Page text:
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What is the distinction between gingivitis and periodontitis?

• Gingivitis is actually a name for inflammation of the gums.
• A person who has gingivitis has inflamed gums.
• They seem to be red in the margins.
• They are never pink.
• If your gums are dried they will appear to have lost their stippling look.
• This is due to gums sometimes become edematous.
• Often, when inflamed, gingival papillae which are the gums concerning teeth carry out a ‘reverse architecture’.
• They look much like ‘footballs’.
• The swollen papillae are no longer knife edged for the tips.
• They are no longer concave about the sides.
• They appear convex.
• Gingivitis is reversible.
• It can usually go away completely after a patient improves their oral cleanliness.
• This includes a cleaning.
• Periodontists involves irreversible changes towards supporting structures of the teeth. It can be connected with:
– bone loss
– pocketing round the teeth
– severe cases of loosening on the teeth
– tooth loss
• Sometimes gums with periodontists look normal.
• This is because the inflammation is deep beneath gums.
• They are not on the surface as in gingivitis.
• When the gums are gently probed that has periodontist, they bleed easily.
• Bleeding on probing is the better indicator for periodontist.
• This shows the presence of inflammation in the gums.
• It appears that bone loss and pocketing occur due to presence of inflammation with time.
• Initial treatment for both these conditions is always to have your teeth thoroughly cleaned.
• One should also improve a person’s oral care.
• After treatment, the active phase of periodontal disease may end.
• The patient is usually added to three month recall to a dental hygienist.
• A person in remission would possibly not experience further deterioration with the bone.
• Their subsequent radio-graphs show their bone looks healthier plus sound.
• However, bone levels won’t get back to identical level which was prior to the periodontist.
• Gingivitis usually precedes periodontists.
• Not all gingivitis advances to periodontists.

Symptoms of Gingivitis

• Swollen gums
• Soft gums
• Puffy gums
• Receding gums
• Tender gums
• Gums that bleed easily
• Redness or pinkness on your brush or floss
• The gums differ in color from a healthy pink to dusky red
• Bad breath

Symptoms of Periodontitis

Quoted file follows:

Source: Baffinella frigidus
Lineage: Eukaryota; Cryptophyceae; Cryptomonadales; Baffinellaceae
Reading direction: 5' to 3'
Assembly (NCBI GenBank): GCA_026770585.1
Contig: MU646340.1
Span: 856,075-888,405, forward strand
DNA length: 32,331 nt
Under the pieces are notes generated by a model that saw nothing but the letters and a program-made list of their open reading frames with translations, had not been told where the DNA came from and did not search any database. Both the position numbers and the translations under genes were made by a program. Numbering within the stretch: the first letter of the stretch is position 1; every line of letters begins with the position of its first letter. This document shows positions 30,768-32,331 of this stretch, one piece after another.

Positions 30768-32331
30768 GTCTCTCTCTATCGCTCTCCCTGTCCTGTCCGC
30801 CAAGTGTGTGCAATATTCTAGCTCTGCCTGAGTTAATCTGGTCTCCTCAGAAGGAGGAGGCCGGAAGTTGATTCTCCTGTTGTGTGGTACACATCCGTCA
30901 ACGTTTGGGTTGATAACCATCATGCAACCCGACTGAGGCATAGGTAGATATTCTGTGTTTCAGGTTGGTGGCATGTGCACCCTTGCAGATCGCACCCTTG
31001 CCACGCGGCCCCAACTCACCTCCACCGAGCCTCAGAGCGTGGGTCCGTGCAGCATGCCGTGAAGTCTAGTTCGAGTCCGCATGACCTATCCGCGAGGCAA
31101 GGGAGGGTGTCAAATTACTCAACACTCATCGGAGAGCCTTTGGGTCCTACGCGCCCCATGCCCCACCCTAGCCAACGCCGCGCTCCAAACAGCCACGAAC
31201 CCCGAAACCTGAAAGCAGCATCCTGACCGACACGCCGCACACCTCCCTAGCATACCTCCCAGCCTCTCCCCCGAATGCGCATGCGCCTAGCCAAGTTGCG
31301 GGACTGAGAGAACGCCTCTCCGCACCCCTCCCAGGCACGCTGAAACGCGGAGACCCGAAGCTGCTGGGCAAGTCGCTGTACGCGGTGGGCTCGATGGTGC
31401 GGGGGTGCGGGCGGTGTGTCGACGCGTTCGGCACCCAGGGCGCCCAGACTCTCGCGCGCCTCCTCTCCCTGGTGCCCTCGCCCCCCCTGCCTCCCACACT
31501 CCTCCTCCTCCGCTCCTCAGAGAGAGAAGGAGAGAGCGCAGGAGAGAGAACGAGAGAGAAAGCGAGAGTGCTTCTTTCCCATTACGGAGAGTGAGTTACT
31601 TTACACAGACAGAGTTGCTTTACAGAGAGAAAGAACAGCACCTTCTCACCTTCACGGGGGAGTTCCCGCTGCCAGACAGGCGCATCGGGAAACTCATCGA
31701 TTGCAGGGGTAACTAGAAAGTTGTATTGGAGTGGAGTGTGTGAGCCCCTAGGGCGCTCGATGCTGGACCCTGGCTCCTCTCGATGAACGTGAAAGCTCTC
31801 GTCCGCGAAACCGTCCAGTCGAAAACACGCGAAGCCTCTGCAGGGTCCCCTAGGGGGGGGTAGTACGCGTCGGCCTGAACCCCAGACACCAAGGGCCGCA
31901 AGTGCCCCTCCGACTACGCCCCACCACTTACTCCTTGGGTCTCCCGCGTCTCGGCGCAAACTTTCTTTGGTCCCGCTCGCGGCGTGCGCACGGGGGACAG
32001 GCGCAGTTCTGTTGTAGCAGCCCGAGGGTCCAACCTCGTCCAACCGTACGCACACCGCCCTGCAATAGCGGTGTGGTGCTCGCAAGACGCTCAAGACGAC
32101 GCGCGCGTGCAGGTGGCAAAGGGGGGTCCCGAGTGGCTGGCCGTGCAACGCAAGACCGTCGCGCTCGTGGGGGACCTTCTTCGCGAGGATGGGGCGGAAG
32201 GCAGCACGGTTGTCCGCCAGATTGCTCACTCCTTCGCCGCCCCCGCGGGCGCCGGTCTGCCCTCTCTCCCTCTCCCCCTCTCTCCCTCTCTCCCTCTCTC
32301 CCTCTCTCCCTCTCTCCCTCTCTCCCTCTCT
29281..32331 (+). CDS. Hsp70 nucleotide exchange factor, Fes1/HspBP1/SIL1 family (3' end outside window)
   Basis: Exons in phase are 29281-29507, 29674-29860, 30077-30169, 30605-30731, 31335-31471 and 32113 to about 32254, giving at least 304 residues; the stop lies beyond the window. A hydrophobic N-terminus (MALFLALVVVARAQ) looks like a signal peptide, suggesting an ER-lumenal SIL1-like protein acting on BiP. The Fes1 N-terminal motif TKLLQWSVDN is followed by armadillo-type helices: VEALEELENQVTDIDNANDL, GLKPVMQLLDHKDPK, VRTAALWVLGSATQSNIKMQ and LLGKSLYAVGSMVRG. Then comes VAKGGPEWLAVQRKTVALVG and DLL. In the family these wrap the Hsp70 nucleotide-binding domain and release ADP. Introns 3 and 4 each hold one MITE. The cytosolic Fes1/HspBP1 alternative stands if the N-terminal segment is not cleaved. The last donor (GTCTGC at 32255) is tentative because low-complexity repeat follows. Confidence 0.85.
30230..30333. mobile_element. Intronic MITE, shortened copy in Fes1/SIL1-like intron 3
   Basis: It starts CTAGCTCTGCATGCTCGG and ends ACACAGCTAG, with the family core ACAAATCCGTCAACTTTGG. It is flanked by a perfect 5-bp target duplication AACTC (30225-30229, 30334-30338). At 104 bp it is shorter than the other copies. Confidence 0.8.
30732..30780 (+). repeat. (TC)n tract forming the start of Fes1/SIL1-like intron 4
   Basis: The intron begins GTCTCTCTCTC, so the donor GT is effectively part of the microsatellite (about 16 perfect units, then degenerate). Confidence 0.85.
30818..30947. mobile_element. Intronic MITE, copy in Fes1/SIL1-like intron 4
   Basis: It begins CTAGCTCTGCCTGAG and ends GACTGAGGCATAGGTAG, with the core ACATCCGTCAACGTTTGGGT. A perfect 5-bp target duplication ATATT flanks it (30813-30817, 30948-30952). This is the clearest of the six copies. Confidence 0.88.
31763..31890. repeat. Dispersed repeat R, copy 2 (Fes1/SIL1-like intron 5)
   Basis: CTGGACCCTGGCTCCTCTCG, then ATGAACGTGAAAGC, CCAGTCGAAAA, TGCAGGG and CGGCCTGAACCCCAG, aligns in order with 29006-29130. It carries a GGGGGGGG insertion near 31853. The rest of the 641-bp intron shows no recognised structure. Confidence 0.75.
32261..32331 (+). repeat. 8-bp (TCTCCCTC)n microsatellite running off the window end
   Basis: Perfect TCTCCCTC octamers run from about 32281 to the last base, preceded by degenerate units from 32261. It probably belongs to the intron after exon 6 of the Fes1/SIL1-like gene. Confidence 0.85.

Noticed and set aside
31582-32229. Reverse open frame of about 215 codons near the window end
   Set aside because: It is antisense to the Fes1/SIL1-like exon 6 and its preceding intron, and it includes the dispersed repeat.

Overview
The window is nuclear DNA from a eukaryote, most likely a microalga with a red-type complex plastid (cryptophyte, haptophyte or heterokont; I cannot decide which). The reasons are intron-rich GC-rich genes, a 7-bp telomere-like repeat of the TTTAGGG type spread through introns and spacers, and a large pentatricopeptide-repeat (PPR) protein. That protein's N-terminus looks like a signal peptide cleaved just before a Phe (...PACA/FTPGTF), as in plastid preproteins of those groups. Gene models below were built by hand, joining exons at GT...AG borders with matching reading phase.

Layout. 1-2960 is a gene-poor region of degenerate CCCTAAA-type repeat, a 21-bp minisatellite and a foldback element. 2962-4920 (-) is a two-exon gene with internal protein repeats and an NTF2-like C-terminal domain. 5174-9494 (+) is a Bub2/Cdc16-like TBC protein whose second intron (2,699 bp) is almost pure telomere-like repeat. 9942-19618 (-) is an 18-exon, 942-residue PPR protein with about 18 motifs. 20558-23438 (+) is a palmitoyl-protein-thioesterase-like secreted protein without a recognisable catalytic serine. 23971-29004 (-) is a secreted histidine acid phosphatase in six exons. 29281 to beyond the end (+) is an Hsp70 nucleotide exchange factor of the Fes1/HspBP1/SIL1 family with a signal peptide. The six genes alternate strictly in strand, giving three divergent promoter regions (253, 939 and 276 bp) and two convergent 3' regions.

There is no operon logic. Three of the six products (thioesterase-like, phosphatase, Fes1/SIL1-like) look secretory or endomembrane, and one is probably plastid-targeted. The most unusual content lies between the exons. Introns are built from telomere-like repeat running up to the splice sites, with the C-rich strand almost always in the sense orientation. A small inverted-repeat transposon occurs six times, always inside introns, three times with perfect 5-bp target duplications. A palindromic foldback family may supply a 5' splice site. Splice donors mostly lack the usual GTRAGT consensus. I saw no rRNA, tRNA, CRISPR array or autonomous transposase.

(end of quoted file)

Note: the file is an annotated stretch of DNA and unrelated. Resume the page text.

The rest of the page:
• Swollen gums
• Bright red or purplish gums
• Gums that feel tender when touched
• Gums that recede from your teeth
• Gums making your teeth look longer than normal
• New spaces developing between your teeth
• Pus between your teeth and gums
• Bad breath
• Bad taste in your mouth
• Loose teeth
• A difference in the way the teeth come together while biting.

What is the general oral hygiene to prevent both?

• Brush following or drinking.
• Floss frequently.
• Rinse the mouth area.
• Go to your dentist regularly.
• Consider dental sealants.
• Drink some regular water.
• Avoid frequent snacking and sipping.
• Eat well balanced meals.
• Avoid foods that get stuck in grooves and pits of the teeth for very long stretches.

Consume food that protects your teeth, for instance:
– Cheese
– Fruits and vegetables
– Unsweetened coffee, tea
– Sugar-free gum

Take Vitamin C rich diet
• Toothache patients should consume low fats.
• They should include many fresh fruits.
• They ought to include rich vegetables in their diet.
• The person should follow a diet which is fiber rich.
• People deficient in Vitamin C have increased risk for periodontal disease.
• They must take Vitamin C supplements to further improve the gum health.
• Eating vitamin C rich foods works.

Foods being avoided are:
– Sugar
– Fresh fruit juices
– White flour
– Polished rice
– Sodas
– Syrups

Curing Gingivitis Painlessly Comprehensive Periodontics for the Dental Hygienist Periodontics: Medicine, Surgery and Implants

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